You have to make decisions constantly in your life. Some decisions are really tough. You don't know what to do. Even if you observe your sensations and try not to focus on anything, decision thoughts keep coming back because your brain wants to resolve the problem. I discovered during my ten day retreat that as those decision thoughts kept coming back each time they were a little different. Like if there was a new context or I was seeing the problem from a different angle. As I meditate I feel I'm doing a 360 of major problems in my mind. There is a possibility it stops and meditation brings clarity. Your brain brings you every possible angle of a decision until it stops because it feels like you covered it all. Then the decision becomes obvious and that thought stops showing up. And you feel amazing.
4. Totally new ideas
Today as I meditated I got a great idea. It doesn't happen during each meditation but when it does it's a "wow". It's the most obvious benefit of meditation. Your mind gets so calm and clear that ideas you would likely not have otherwise emerge. It could be a business idea or a book idea. It could be something you want to do. It could be understanding a conversation in a way you had not seen before. It's awesome.
Each time after a few seconds I go back to my body scan and my sensations. I try to look at my brain as a scientist observing something and try to notice patterns. As you get more aware of how your brain works you can try to change it. I try to put persistent ideas or disturbing ideas in the context of my whole life. Will this matter in 10 years? Will it change anything significant in my life? Generally the answer is no and it makes those thoughts less persistent. It's exactly how you train your brain to ignore itching sensations of pain going through your body as you meditate for an hour. As you focus on the pain it quickly diminishes or goes away -- it takes some training though. It's the same with those thoughts you want to control or get rid of.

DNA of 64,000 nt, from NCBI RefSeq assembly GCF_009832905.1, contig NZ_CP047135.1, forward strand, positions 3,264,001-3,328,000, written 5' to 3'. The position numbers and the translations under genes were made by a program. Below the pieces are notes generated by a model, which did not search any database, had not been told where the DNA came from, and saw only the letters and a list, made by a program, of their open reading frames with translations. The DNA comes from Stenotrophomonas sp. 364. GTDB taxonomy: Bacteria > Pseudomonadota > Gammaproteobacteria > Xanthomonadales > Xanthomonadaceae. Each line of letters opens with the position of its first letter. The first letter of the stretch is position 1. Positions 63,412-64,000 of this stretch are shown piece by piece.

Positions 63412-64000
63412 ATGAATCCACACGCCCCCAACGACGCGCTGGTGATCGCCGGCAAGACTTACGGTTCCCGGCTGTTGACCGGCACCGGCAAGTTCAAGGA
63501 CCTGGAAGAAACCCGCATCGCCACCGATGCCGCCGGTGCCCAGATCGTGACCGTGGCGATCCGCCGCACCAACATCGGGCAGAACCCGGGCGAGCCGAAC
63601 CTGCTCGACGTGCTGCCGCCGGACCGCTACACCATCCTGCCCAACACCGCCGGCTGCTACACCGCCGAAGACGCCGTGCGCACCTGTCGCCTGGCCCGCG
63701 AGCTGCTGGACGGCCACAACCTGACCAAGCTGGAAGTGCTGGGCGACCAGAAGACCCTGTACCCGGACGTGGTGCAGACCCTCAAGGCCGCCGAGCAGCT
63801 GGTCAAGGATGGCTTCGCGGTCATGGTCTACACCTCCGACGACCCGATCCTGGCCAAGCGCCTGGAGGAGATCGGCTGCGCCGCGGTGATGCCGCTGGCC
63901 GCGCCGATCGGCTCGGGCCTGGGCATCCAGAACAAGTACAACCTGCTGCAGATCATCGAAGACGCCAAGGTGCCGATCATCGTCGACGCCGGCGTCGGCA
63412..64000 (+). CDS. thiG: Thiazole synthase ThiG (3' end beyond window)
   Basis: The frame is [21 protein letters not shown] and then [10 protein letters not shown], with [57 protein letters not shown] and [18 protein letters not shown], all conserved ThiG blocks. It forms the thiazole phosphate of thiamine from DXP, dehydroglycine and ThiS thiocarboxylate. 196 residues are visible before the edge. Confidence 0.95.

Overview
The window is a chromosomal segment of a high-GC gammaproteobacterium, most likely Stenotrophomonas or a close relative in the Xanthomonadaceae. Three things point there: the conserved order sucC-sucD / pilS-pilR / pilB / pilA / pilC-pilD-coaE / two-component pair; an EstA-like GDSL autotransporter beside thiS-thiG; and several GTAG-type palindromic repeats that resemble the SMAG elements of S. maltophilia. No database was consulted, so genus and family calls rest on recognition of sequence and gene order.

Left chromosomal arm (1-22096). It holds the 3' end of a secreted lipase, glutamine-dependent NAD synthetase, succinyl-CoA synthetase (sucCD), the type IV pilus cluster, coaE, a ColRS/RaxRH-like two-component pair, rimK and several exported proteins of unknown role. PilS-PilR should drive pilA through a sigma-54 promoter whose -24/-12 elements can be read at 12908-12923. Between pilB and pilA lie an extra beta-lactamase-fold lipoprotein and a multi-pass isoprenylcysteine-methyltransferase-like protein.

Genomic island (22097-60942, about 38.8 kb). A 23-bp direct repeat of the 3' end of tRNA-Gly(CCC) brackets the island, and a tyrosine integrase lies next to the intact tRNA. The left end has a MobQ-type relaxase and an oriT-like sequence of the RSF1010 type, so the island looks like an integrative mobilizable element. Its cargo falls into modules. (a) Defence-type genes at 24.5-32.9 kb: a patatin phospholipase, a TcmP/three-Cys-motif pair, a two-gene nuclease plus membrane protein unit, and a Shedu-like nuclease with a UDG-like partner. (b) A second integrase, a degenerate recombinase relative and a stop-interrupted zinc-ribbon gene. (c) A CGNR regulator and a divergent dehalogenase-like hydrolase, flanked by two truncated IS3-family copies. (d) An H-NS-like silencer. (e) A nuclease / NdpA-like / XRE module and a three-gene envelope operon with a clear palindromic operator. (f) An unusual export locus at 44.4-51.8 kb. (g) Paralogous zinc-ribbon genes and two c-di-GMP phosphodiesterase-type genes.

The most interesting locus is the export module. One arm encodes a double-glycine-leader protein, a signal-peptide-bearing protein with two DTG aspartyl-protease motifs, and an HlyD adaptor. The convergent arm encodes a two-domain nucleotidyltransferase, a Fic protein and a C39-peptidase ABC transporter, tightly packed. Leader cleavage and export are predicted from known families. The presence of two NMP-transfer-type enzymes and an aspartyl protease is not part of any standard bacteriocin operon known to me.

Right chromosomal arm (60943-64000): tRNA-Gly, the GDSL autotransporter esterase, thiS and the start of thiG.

Don't try not to have ideas when you meditate, on the contrary welcome them and let them go. If they come back it's ok; your brain is processing them and showing you a different point of view. At one point it will stop. And then you have that rare, blissful moment of peace.
- American Reading CompanyVice President, Digital Products, 2016 - presentAmerican Reading Company's digital products are student literacy game changers: SchoolPace - Capture achievement data that targets reading growth for every student, every classroom, every school, every day. eIRLA and eENIL - Track which standards each student has mastered and use real-time formative assessment to provide evidence of that mastery in both English (IRLA) and Spanish (ENIL). IRLA Resource Center - Online searchable database including instructional supports and videos for teachers and administrators to help use the IRLA to accelerate student reading growth. eLibraries - Digital eBook solution backed by the Common Core State Standards. Every IRLA eLibrary collection features beautiful books from a variety of publishers, hand-picked by teachers, curriculum specialists, and literacy activists on staff to assure the best reading and learning experience. Our mission: To ensure every student is reading on or above grade level.
- Ingram Content GroupMyiLibrary, 2008 - 2015Joined Ingram, the world’s largest book and content distributor, through the successful acquisition of iofy corporation, retaining key members of my team and directing development, QA, and content processing. Managed the company’s Philadelphia office and support teams in Canada and California. Provided guidance on mobile market for strategic planning.
- ProQuestTechnology Manager, 2015 - 2016MyiLibrary (http://www.myilibrary.com) was acquired from Ingram as part of the Coutts Information Systems acquisition (http://www.proquest.com/about/news/2015/ProQuest-to-Acquire-Coutts-Information-Services-and-MyiLibrary-from-Ingram-Content-Group.html). Our dedication to academic content aggregation and delivery remains unchanged.
- West Chester University2012
- Cuesta College